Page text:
One year draws to a close. Another year begins.
As children, we were not allowed to stay up late to “ring in the New Year.” Forbidden activities serve to entice and we tried all sorts of gimmicks to be permitted to hang around later than usual. For instance, a kids’ sleepover party on December 31 ensured that few supervising adults were likely to be around to check on us or impose a bedtime curfew. It was also fun to sneak behind half open doors and spy on the usually sedate “uncles and aunties” who would start to let their hair down as the drinks trays did the rounds. The next day we would gather and vote on which friend’s mum and dad were the most “fun” parents of the evening.
There were always a few persons at these celebrations who could sing well and waited to be persuaded to croon a ghazal, popular Bollywood songs or the latest hit “phoren” (foreign) songs from England or America. At first the singer would politely smile and beg to be excused citing a “bad throat,” persistent “cold” or other similar half-hearted pleas. However, after increasingly clamorous requests and allowing for the usual “nakhra” (coquetry) to be expected and accepted from singers of their stature, the crooner eventually started by humming snatches of a crowd-pleasing number. Guests would stop midway through their conversations and quietly start to gather around the performer who, having got the attention then launched forth with gusto. A musically inclined person usually provided accompaniment, simulating the tabla by drumming with his fingers on a table. Invariably a few “bathroom singers” were always present at these gatherings. Encouraged by alcohol and freed of any lingering inhibitions, one or more would chime up, initially by singing softly alongside the main performing artiste and then more forcefully mouthing the concluding words of each verse. Misunderstanding and misappropriating the encouragement and applause intended for the main singer, the discordant performer sometimes tried to monopolize the “mehfil” (soiree). There would be quiet sniggers before some kind guest took the initiative to invite the annoying out-of-tune warbler out “for a smoke” or a “breath of fresh air” in a bid to provide respite to other gathered folks.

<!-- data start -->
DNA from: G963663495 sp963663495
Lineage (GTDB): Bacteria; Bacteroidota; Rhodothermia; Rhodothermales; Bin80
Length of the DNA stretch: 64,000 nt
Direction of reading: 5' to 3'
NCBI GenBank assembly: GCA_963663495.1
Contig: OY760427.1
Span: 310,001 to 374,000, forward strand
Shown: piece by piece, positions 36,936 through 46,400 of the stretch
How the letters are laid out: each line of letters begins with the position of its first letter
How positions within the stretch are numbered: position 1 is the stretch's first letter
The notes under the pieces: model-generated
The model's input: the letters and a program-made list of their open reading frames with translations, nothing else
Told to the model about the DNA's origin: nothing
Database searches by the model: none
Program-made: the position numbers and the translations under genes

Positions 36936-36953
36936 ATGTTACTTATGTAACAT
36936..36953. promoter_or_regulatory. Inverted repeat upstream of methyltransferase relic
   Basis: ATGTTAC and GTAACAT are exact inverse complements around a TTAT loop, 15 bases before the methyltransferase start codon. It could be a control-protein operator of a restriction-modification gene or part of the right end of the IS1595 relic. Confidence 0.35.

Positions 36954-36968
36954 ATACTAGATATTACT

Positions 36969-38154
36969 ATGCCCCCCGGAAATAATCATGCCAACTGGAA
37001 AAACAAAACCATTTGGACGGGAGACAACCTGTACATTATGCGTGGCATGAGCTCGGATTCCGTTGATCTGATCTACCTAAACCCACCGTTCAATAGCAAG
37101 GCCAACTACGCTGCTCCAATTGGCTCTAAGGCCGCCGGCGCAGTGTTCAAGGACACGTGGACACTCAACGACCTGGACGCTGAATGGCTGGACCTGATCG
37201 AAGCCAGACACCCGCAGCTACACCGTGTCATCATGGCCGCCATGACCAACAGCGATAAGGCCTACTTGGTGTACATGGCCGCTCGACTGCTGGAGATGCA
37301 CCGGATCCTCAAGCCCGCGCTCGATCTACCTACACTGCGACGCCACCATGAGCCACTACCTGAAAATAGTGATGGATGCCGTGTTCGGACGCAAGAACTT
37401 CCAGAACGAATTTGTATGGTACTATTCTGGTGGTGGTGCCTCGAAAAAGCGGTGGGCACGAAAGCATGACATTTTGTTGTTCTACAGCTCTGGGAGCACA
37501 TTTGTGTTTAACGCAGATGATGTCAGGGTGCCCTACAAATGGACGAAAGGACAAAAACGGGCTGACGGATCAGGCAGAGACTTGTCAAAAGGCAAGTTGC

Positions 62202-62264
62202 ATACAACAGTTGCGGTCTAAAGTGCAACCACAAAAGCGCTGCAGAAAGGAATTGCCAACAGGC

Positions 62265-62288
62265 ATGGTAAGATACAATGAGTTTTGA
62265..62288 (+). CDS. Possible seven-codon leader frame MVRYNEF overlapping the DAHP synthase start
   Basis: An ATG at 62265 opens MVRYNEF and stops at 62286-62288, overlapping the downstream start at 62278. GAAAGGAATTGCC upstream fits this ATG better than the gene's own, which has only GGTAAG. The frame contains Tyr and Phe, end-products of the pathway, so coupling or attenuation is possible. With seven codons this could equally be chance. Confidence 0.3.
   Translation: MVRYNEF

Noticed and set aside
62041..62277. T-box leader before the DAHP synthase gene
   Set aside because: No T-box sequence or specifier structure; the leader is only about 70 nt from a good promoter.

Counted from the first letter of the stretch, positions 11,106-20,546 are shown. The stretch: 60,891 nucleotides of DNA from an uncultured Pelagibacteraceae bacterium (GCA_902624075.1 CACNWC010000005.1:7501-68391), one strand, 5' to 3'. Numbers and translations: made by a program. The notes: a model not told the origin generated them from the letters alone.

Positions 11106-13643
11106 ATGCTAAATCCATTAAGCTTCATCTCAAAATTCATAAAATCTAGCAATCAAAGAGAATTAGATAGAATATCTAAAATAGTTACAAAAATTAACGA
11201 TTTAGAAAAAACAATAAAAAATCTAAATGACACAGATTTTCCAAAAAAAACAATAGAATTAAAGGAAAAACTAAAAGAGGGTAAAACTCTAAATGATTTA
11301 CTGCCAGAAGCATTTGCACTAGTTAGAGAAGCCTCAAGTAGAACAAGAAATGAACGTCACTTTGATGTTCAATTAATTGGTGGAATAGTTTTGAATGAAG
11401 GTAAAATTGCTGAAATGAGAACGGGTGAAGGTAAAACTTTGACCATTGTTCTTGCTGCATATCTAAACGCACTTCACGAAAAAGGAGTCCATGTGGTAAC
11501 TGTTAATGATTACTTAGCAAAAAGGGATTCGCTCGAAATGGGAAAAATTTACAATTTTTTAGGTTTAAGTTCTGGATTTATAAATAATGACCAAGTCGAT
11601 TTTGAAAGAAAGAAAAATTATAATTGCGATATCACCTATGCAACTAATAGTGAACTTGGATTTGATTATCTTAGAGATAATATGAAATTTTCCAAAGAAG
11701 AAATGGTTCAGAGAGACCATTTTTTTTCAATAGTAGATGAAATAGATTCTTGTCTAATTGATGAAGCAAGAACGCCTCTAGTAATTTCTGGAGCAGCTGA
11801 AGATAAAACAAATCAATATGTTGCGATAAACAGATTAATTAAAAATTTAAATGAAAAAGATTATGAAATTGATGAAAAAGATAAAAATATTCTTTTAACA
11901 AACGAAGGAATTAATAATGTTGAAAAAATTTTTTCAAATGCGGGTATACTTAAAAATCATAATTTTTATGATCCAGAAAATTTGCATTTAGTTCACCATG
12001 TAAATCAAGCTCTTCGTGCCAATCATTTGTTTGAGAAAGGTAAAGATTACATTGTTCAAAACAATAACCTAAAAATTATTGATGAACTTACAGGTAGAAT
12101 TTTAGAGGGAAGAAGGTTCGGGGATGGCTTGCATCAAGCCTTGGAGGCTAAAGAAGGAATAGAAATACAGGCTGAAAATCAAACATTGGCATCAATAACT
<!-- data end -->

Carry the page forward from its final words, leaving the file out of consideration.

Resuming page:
The past is a collection of memories while the future is nothing but our imagination or dreams. When looking back at the years passed it is not a “period” defined by the 365 days that one reviews. Rather, what stands out in our mind is each moment in “time,” whether good or bad. Memorable events. New souls that came into our lives. Loved ones who, after sharing their love and time with us, passed on.
It is time once again, to look to the future even as we relinquish the past. Anticipatory excitement and past delusion are both highlighted in the following ashaar by two of my favorite shaayars (poets) – Ghalib (1797 to 1869) and Faraz (1931 to 2008):
“.. dekhiye paate haiñ ushhāq butoñ se kyā faiz,
ik barhaman ne kahā hai ki ye saal achhā hai”
[.. let us see what grace/favours we derive from these lovers/beloved idols,
a Brahmin has said that this year is expected to be good] – Mirza Ghalib
“.. naa shab-o-roz hī badle haiñ na haal achhā hai,
kis barhaman ne kahā thā ki ye saal achhā hai
[.. neither the night and day have changed nor is the condition/time good,
which Brahmin had said that this year was good] – Ahmed Faraz
May the future be peaceful, healthy and productive for all.